Tinseltown has gone animation crazy in the wake of the pandemic, which has stalled live action production and accelerated demand for family-friendly content that can be streamed at home.
Studios are now plowing money into making cartoons like never before — despite knowing that toppling the creator of Mickey Mouse and “Frozen” will be tricky, if not impossible, sources said.
“All the streamers wanted animated shows to brand their networks, but the pandemic has made it even more so. Everyone is doubling down,” said Titmouse founder and president Chris Prynoski, who has worked on shows like MTV’s “Beavis and Butthead” and Nickelodeon’s “Baby Shark’s Big Show!”
Animation deals are “exploding,” added a dealmaker with a top Hollywood agency who has also seen budgets for animated content balloon. Before the rise of streaming, animated budgets were between $350,000 and $750,000 per episode. Now, some shows have budgets of over $5 million, said the source.
Netflix has made no bones about its efforts to challenge Disney in the animation space. “We’re very fired up about catching them [Disney] in family animation — maybe eventually passing them, we’ll see, a long way to go just to catch them — and maintaining our lead in general entertainment that’s so stimulating,” Netflix founder and co-Chief Executive Officer Reed Hastings said in January.
But it’s not just Netflix that’s eager to chip away at Disney’s market share. HBO Max, Paramount+ and Amazon Prime Video, just to name a few, have also jumped headlong into race as the pandemic strangles other forms of film and TV production.
And it’s a trend that’s expected to last for years to come — even after the pandemic ends — as Hollywood studios vie for family-friendly material to help them win the streaming wars.
“I think it’s going to be a really interesting next couple of years in the animation industry,” said Sam Register, president of Warner Bros. Animation and Cartoon Network studios. “We all have great content. We all have great IP [intellectual property]. We all have studios. I don’t think any one company is absolutely a projected dominant player in this space.”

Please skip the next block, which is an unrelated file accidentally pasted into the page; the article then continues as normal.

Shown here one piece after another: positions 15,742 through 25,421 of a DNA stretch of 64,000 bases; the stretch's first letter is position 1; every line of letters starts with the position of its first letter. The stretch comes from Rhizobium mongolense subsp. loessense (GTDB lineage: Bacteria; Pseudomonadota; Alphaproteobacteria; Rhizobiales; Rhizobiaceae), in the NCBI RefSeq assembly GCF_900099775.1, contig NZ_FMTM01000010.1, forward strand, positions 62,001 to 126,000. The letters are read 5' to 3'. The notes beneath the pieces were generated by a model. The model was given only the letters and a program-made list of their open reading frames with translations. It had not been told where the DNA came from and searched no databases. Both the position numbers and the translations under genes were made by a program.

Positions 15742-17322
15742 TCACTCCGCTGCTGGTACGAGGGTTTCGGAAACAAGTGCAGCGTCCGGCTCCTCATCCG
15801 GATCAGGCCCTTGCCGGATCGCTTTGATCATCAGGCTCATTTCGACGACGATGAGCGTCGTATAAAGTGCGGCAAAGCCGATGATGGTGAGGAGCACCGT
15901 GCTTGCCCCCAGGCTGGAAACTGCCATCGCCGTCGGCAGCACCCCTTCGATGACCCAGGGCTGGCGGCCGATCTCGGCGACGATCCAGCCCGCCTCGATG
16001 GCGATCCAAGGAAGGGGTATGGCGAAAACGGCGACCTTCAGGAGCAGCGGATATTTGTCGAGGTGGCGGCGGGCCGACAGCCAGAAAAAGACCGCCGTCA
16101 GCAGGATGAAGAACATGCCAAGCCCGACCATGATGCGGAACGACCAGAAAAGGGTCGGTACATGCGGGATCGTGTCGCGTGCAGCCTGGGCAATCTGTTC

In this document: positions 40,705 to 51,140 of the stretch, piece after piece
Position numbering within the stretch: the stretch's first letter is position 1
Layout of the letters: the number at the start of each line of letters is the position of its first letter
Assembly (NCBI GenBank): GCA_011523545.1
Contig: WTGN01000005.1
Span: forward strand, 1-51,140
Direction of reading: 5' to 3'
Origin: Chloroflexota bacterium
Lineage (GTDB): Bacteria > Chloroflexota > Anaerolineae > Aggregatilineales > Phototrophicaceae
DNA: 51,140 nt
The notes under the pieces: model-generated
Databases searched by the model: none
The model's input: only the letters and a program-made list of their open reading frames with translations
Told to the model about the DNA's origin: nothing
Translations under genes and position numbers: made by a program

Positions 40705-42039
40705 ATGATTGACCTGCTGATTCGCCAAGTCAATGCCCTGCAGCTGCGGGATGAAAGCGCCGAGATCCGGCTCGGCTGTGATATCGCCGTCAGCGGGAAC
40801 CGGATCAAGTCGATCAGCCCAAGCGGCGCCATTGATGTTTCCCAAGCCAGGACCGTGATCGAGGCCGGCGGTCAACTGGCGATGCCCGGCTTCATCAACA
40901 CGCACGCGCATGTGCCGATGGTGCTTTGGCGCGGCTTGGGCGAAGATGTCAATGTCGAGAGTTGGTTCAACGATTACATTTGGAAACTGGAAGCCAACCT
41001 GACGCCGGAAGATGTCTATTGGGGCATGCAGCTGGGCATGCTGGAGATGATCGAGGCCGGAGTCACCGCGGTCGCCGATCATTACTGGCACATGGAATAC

But experts see the Bob Chapek-led Disney maintaining its perch, thanks to the decades it’s spent building its library of animated content and intellectual property, as well as its solid reputation for providing family entertainment.
“Disney has that platinum brand,” said media analyst Michael Nathanson of MoffettNathanson. “Even if there’s a little bit of share loss” it will stay on top, he predicted.
“For the other products, HBO Max, Paramount+, you have to convince people, who are new to those brands, that those brands stand for kids entertainment,” he said.
There’s more room to compete in adult animation, Nathanson added.
It’s one reason AT&T’s new streaming service HBO Max — buttressed by its Warner Bros. studio — paid over $500 million for the streaming rights to raunchy cartoon “South Park” ahead of its May 2020 launch.
This year, the studio run by Jason Kilar’s WarnerMedia also scored a family-friendly animated hit with its “Tom & Jerry” movie starring Chloe Grace Moretz, which debuted in cinemas and on HBO Max simultaneously last month. The comedy, based on the 1940 cartoon, raked in $13.7 million on opening weekend — the best domestic opening of the year.
Warner, which created new episodes of “Looney Tunes” for HBO Max last year, is also slated to debut “Gremlins,” an animated prequel based on the 1984 film, later this year.
Amazon also went the adult route with its first original animation series “Undone,” about life after almost dying, in 2019. And in March it will debut the adult animated series “Invisible” by “The Walking Dead” creator Robert Kirkman.
The Jeff Bezos-led streamer has also invested in a slew of children’s programs, including “Pete the Cat” and “Lost in Oz,” as well as licensed shows like “Dora the Explorer” and “SpongeBob SquarePants.”
Netflix, which launched its animation studio in 2018, has made the biggest strides by far in both family and adult animation. On the adult side, it has hits like “Big Mouth” about an awkward teen, and “BoJack Horseman” about a washed up Hollywood horse.
For kids, Netflix last year released “The Willoughbys,” about four siblings featuring the voices of Ricky Gervais and Alessia Cara, as well as animated musical “Over the Moon,” which was directed by Glen Keane, a legendary ex-Disney animator.
The streaming giant has also invested an estimated $1 billion for rights to bring Roald Dahl’s works to life in animated form.
“It feels like we’re in the golden age of animation here at Netflix,” head of animation, Melissa Cobb, told The Post. “In a few short years we’ve created a one-of-a-kind studio, one that is breaking down the walls creators face, like a house style, language or borders.”
But even Netflix isn’t predicted to topple Disney anytime soon. “I do not think Netflix will pass Disney, but Netflix has a great track record and I expect them to have some major hits,” said Jeff Wlodarczak, founder and CEO of Pivotal Research Group.
“As for other streamers in animation, to keep up with Disney and Netflix very large dollars will need to be spent and I question whether most will be able. But for the next couple of years,” he added, “I expect others to try.”